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by Guytano Parks

BuchbinderSpringtime was heralded in at Severance Hall last Thursday evening when music director Franz Welser-Möst led The Cleveland Orchestra, soprano Kate Royal, mezzo-soprano Jamie Barton, tenor John Tessier and The Cleveland Orchestra Chorus and Children’s Chorus (prepared by Robert Porco and Ann Usher) in Benjamin Britten’s Spring Symphony. Earlier on the program came Rachmaninoff’s Rhapsody on a Theme of Paganini with Austrian pianist Rudolf Buchbinder, Sibelius’s Lemminkainen’s Return, and Ryan Wigglesworth’s Locke’s Theatre.

Welser-Möstled a bold and sweeping account of the Sibelius (No. 4, from Legends, Op. 22) to begin the program. Emphasizing the dark, serious nature of its opening bars, he coaxed expressive, colorful sounds from the orchestra, full of rhythmic vigor and effective dynamic contrasts.

Buchbinder played Rachmaninoff’s popular Rhapsody in a straightforward manner, but still full of interest and excitement. Read the rest of this entry »


by Mike Telin

PORCO-RobertBeethoven’s Mass in C is a wonderful piece and under-performed in my opinion — at least in this country,” Cleveland Orchestra Director of Choruses Robert Porco told us by telephone. “And I don’t know exactly why that is. People like to do the Missa Solemnis, which is an entirely different kind of piece and was written some fifteen years later.”

On Thursday, October 31 and Saturday, November 2 in Severance Hall, Franz Welser-Möst leads The Cleveland Orchestra and Cleveland Orchestra Chorus in performances of Beethoven’s Mass in C and Messiaen’s Trois petites liturgies de la Présence Divine. Also included on the program is Beethoven’s Grosse Fugue.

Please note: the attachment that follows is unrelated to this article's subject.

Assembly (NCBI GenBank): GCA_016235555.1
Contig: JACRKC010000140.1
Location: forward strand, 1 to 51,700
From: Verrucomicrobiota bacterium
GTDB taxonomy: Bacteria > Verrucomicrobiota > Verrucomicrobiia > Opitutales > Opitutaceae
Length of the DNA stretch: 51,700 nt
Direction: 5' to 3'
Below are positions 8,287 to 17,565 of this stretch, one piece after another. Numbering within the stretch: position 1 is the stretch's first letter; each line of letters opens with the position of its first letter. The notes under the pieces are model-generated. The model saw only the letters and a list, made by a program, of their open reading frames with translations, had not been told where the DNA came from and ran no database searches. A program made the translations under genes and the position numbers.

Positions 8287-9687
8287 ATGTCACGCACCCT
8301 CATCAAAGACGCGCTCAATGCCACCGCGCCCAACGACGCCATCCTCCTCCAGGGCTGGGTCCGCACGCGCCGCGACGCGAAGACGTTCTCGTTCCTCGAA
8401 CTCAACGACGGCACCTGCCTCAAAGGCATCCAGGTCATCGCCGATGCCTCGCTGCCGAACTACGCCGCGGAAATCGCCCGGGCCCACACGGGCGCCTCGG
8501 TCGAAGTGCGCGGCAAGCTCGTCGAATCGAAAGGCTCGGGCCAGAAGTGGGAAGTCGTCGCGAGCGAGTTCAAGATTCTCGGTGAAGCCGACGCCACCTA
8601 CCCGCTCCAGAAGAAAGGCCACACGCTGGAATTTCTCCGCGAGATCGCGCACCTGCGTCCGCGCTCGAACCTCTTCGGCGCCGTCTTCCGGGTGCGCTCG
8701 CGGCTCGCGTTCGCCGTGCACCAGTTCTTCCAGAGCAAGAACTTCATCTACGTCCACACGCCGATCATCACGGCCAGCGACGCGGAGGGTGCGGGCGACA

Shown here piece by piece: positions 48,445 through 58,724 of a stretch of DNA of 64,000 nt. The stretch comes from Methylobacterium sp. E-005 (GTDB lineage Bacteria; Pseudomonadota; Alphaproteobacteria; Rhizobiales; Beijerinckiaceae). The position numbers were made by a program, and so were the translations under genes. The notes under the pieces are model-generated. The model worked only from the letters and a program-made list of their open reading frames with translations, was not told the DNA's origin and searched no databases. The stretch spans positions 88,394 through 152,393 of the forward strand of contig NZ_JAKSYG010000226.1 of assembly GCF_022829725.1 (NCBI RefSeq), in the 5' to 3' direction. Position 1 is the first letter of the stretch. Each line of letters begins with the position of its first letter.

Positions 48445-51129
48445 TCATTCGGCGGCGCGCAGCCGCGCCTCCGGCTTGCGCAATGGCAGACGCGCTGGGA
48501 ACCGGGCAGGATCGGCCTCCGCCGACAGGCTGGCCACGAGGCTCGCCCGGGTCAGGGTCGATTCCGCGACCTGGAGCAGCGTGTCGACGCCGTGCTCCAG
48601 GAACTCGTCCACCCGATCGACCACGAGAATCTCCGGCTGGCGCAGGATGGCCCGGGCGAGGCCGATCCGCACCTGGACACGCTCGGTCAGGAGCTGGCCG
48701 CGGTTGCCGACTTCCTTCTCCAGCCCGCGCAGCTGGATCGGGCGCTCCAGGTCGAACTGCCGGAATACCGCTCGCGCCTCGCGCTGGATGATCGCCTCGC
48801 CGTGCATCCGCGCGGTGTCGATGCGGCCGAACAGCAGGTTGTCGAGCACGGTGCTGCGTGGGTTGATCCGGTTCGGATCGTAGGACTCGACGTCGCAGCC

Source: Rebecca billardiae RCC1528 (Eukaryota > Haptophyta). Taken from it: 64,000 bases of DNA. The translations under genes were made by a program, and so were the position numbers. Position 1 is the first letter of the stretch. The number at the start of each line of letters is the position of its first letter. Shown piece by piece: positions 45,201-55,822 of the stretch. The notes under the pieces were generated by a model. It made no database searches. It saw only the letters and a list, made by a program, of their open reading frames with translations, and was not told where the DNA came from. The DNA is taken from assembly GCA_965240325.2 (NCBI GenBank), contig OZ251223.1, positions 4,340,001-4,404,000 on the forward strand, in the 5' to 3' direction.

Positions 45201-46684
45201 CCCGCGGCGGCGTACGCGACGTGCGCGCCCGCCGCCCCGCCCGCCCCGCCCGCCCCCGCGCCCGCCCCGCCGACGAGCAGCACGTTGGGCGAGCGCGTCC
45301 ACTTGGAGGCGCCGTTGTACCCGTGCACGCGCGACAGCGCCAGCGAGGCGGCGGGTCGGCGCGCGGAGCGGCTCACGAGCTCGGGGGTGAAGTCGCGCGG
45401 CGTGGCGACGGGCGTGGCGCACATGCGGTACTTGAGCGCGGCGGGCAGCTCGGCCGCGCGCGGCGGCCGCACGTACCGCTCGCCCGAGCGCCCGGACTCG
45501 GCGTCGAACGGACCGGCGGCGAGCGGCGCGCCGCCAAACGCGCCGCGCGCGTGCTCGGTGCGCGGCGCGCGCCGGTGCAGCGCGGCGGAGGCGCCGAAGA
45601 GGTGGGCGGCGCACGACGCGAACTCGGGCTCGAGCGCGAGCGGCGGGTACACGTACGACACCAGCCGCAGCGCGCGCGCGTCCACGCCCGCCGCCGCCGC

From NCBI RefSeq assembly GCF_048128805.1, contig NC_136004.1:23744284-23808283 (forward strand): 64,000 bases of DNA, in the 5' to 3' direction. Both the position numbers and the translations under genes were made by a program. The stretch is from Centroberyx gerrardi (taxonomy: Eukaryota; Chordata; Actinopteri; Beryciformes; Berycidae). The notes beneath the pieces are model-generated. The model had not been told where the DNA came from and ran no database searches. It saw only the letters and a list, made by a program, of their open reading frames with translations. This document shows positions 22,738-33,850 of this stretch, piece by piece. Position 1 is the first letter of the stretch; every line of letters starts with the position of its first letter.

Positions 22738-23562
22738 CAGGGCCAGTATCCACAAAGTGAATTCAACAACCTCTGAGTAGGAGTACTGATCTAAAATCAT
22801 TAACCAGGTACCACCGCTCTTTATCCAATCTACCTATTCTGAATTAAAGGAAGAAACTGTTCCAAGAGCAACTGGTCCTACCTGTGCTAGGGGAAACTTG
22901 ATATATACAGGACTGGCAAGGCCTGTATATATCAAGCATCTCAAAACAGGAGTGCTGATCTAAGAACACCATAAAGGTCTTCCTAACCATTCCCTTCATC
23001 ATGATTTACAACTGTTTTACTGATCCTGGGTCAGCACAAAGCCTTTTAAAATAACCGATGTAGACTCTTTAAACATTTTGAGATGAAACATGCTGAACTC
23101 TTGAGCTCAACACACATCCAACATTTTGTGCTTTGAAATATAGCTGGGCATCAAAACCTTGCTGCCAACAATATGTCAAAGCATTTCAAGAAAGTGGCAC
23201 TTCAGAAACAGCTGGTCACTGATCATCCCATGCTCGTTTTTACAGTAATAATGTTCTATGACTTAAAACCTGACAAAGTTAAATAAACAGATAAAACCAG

The Mass in C was commissioned by Prince Nikolaus Esterházy II. “He was the same person for whom Haydn wrote his wonderful masses. I only mention this because the late Haydn masses are not performed that often either.”

According to history, Esterházy did not like the work — which caused Beethoven to leave abruptly. “Esterházy wrote letters about how much the piece embarrassed him. People have asked me why he thought that and I can’t really answer that either except that he was very accustomed to hearing what Haydn had written.” In his The Life of Beethoven, (1998) musicologist David Wyn Jones recounts, “Nikolaus later wrote to Countess Henriette Zielinska, ‘Beethoven’s music is unbearably ridiculous and detestable; I am not convinced it can ever be performed properly. I am angry and ashamed.'” Read the rest of this entry »

by Daniel Hathaway

TCO&COCThe Cleveland Orchestra Chorus has had a lot on its plate this month, preparing and performing two major works just two weeks apart. This fine, all-volunteer ensemble — now celebrating its sixtieth anniversary — handily swapped the faux-medieval pastiche of Carmina Burana for the witty, cultured music of The Seasons, turning in a splendid performance of Haydn’s underappreciated, second oratorio under the baton of Franz Welser-Möst on Thursday evening, April 25 in Severance Hall — with a little help from The Cleveland Orchestra and three top-notch soloists.

The suddenly-flowering trees out front augured well for the occasion, which opened with an orchestral introduction depicting “the passage from winter to spring”. That was followed closely by the choral caveat: “Do not rejoice all too soon / for often, wrapped in mists, / winter creeps back again and strews / on blossom and bud his rigid poison.” Apparently, what goes for Cleveland also goes for Vienna. Though all four seasons cycled by onstage, Spring prevailed outside on Thursday night.

In setting Baron von Swieten’s adaptation of a lengthy text by Scots poet James Thomson, Haydn planned a major scene as the centerpiece of each season, calling on the chorus to play joyful, grateful countryfolk in Spring, storm-frightened villagers in Summer, hunters and wine tipplers in Autumn and spinners and storytellers gathered toastily around the fire in Winter. Read the rest of this entry »

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